Keeping Up With the Musials

It’s safe to say that Andruw Jones has been one of the most disappointing baseball players in recent memory. Just five years ago, Jones was in the middle of a fantastic season wherein he hit 51 homers with a .922 OPS (despite a .240 BABIP) and was worth 8.3 WAR. As recently as 2007, he slammed 26 long balls while driving in 94 and accumulating 3.8 WAR.

Then disaster struck. In 2008, after signing a two-year, $36 million with the Dodgers, Jones absolutely tanked, hitting just .158 with three homers and a .505 OPS; he struck out in more than a third of his at-bats and his once prodigious power disappeared, as evidenced by his Michael Bourn-esque .091 ISO.

In the 160 games Jones has played with the Rangers and White Sox in 2009-10, he’s regained some of his lost power, bashing 32 homers with a .244 ISO in just under 600 plate appearances. However, those numbers don’t seem particularly special for a guy who’s spent the majority of his time at first base and DH, especially when combined with a putrid .209 batting average. No one’s mistaking him for an All-Star.

And yet, there is no doubt that Andruw Jones belongs in the National Baseball Hall of Fame.

Wait, what?

For starters, let’s not be too hasty and dismiss his earlier offensive accomplishments. In 12 years with the Braves, he averaged 33 homers and 98 RBI per 162 games with an .824 OPS. He hit the 20/20 club three times, including his 31/27 season in 1998.

His 403 career homers put him 46th all-time — ahead of current Cooperstown residents Al Kaline (399), Jim Rice (382), Ralph Kiner (369), and Albert Pujols (okay, so he’s not in the Hall of Fame yet, but I’m sure they’re already planning out his plaque). And while 31 was a tad on the young side for a complete collapse, don’t forget that he had established himself as a key part of the Braves’ outfield before he was old enough to drink. But all of that is just icing on the cake.

Forget everything he did at the plate, on the basepaths, or in the dugout; if for no other reason, Andruw Jones deserves to be enshrined because of what he did in center field. Jones isn’t just one of the best defensive outfielders of his generation — he’s arguably the best-fielding outfielder of all time, and surely ranks among the top glovesmen in baseball history at any position.

Jones won 10 consecutive Gold Gloves from 1998-2007. Even opening it up to players who were honored in multiple, nonconsecutive years, that beats Ichiro (nine), Torii Hunter (nine), Andre Dawson (eight), Jim Edmonds (eight), Larry Walker (seven), and Kenny Lofton (four). The only outfielders who have ever done better are Willie Mays and Roberto Clemente (12 apiece), but I’m sure you’ll join me in condoning Jones for not quite living up to their lofty standard.

Of course, you could argue that Gold Gloves are a popularity contest, and aren’t necessarily the best way to determine the game’s best defenders (see “Kemp, Matt” and “Jeter, Derek” last year). It’s true, they don’t accurately describe Jones’ accomplishments — they don’t do them justice.

According to TotalZone (used for seasons from 1954-2001) and Ultimate Zone Rating (2002-now), Jones has saved 274.3 runs in his career with his glove. Two-hundred seventy-four point-three runs. That’s about 28-wins worth of value for his career without taking into account anything he’s done with his bat.

If that number isn’t terribly impressive to you, perhaps you should consider the context: it’s the best score of any outfielder in baseball history, and a look at the Top 10 shows that it’s not particularly close:

1. Andruw Jones 274.3
2. Roberto Clemente 204.0
3. Barry Bonds 187.7
4. Willie Mays 185.0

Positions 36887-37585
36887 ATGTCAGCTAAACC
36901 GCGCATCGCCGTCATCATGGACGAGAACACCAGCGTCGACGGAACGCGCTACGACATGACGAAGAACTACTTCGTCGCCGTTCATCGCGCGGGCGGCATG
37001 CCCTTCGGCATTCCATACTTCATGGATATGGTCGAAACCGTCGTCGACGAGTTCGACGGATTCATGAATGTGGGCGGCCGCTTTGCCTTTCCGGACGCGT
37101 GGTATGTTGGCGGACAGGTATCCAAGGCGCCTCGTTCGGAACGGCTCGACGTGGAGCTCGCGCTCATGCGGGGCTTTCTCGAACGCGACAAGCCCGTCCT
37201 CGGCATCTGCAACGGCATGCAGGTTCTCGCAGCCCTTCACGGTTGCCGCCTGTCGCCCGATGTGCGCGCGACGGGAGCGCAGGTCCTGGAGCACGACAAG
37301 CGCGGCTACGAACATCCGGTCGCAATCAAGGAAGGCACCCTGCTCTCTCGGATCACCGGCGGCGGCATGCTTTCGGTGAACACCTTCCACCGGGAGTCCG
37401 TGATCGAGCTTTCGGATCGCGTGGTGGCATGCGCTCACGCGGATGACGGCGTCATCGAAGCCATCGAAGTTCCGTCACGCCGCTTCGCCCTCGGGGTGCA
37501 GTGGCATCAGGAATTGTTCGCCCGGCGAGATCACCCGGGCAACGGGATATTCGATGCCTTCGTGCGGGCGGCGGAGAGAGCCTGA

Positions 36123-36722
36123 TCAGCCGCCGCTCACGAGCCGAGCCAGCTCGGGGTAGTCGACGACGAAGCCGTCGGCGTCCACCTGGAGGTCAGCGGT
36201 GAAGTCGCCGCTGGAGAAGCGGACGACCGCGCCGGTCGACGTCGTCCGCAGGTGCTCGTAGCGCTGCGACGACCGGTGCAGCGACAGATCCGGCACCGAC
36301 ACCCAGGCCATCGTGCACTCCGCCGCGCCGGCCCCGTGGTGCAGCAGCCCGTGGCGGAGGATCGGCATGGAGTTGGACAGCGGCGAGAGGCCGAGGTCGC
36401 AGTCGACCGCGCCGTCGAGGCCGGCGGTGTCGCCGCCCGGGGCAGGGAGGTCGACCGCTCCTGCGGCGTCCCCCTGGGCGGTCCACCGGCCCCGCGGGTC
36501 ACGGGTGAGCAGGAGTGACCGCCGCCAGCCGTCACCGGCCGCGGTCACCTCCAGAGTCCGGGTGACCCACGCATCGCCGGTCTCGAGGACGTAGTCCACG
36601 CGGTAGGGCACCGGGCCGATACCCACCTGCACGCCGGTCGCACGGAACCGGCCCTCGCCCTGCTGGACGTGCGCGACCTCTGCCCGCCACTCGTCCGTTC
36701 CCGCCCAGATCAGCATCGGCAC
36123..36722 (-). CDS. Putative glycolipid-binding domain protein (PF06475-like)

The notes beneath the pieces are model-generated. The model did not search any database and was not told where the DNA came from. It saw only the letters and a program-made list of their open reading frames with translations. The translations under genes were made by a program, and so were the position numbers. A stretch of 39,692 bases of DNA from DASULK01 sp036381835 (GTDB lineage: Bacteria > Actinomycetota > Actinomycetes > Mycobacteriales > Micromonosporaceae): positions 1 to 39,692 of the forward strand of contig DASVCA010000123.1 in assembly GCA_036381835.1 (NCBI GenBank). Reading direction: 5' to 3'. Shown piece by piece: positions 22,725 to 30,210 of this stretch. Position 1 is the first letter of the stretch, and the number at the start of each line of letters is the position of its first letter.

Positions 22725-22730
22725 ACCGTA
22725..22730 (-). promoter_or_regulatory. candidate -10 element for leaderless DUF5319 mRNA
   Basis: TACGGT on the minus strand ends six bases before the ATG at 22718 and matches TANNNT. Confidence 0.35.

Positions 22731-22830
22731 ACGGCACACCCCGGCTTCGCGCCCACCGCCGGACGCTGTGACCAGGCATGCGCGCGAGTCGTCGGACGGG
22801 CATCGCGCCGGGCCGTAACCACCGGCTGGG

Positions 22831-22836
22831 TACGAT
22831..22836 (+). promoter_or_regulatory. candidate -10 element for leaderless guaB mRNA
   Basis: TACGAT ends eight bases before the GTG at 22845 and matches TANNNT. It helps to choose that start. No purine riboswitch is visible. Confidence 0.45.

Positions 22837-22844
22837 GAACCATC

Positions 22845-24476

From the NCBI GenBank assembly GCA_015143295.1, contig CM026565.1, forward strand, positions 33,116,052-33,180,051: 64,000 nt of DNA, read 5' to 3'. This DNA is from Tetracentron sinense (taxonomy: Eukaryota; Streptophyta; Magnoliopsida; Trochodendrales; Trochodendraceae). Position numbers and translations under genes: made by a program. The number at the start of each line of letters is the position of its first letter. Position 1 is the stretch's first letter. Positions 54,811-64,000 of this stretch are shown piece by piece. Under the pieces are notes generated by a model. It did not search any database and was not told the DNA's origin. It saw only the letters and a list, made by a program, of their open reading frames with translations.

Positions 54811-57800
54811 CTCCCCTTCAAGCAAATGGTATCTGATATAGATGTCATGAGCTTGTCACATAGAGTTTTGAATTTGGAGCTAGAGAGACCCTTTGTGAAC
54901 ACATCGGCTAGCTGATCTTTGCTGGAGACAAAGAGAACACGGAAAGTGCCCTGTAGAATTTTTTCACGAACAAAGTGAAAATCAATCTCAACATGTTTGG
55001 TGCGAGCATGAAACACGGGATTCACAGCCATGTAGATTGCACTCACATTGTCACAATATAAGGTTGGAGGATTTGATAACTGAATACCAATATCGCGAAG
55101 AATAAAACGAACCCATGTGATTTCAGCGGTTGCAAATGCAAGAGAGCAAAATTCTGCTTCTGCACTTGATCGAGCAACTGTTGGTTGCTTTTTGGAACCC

5. Carl Yastrzemski 185.0
6. Paul Blair 174.0
7. Jesse Barfield 162.0
8. Al Kaline 156.0
9. Jim Piersall 156.0
10. Brian Jordan 148.0

These statistics are far from perfect, and there’s definitely an argument to be made that the older numbers are particularly flawed. But even if we can’t use it to compare players of different eras (could the margin of error really be more than 70 runs?), we can see just how amazing Jones has been by comparing him to his contemporaries. If you noticed that the only other names of those 10 who played at the same time as Jones were Bonds (whose days as a serviceable fielder were numbered by the time Jones made his debut) and the woefully unappreciated Jordan, you can probably see where this is going.

Darin Erstad (146.6)? Ichiro (120.2)? Carl Crawford (119.8)? Lofton (114.5)? Mike Cameron (110.7)? Walker (86.0)? Edmonds (57.5)? None of them even come close. In fact, Jones’ score is better than any two of those names’ combined.

It’s not just outfielders, either. Jones’ TZR/UZR is the second best of all-time, behind only Brooks Robinson. Compare his 274.3 runs saved with Cal Ripken Jr.’s 181.0, Ivan Rodriguez’ 156.0, Luis Aparicio’s 149.0, and Omar Vizquel’s 136.4. He even beats true defensive legends like Joe Tinker (180.0), Honus Wagner (85.0), and the amazing Ozzie Smith (239.0). If you can go toe-to-toe with the “Wizard of Oz” in the field, you barely need a pulse offensively to deserve a place in Cooperstown.

Jones hasn’t had time to slowly build up his score by being a consistently solid fielder; instead, he grabbed the bull by the horns and has enjoyed some of the best individual defensive seasons in baseball history.

In 1998 — at age 21 — he was worth 35 runs in the field, which at the time was tied for the second-best defensive performance since tracking began in 1950. In 1999, he promptly went out and beat that, earning 36 TZR. All told, he appears on the Top 80 list for single-season Total Zone Rating five times. And that’s not including UZR, which has been kinder to him than TZR since 2003.

Will the BBWAA vote him in when his time comes? Probably not. Even assuming the voters have learned how to use the newfangled defensive metrics by then (far from a sure thing, given that a majority of NL Cy Young voters implicitly declared wins to be the most important pitching statistic last year), there are too many reasons for them to doubt his candidacy.

While TZR and UZR make sense and are great tools for getting a general idea of a player’s defensive prowess, they’re too inconsistent for fans to take as the word of God (though, in my opinion, a 70-run lead is more than enough to cancel out the margin of error). Aside from that, you’ve just got a free-swinging, power-hitting outfielder (a dime a dozen over the last 20 years) who fell off a cliff right before his 32nd birthday. He’d have to return to his younger form and maintain it for at least a few more years in order to have a realistic shot at Cooperstown.

But, as the Beatles once sang, “all you need is glove” (unless I heard that wrong), and that’s what Ozzie Smith proved when he got more than 90 percent of the vote for the Hall of Fame in 2002. Combine phenomenal defense with a solid bat (remember those 403 homers?) and there’s no question Andruw Jones deserves a spot in Cooperstown.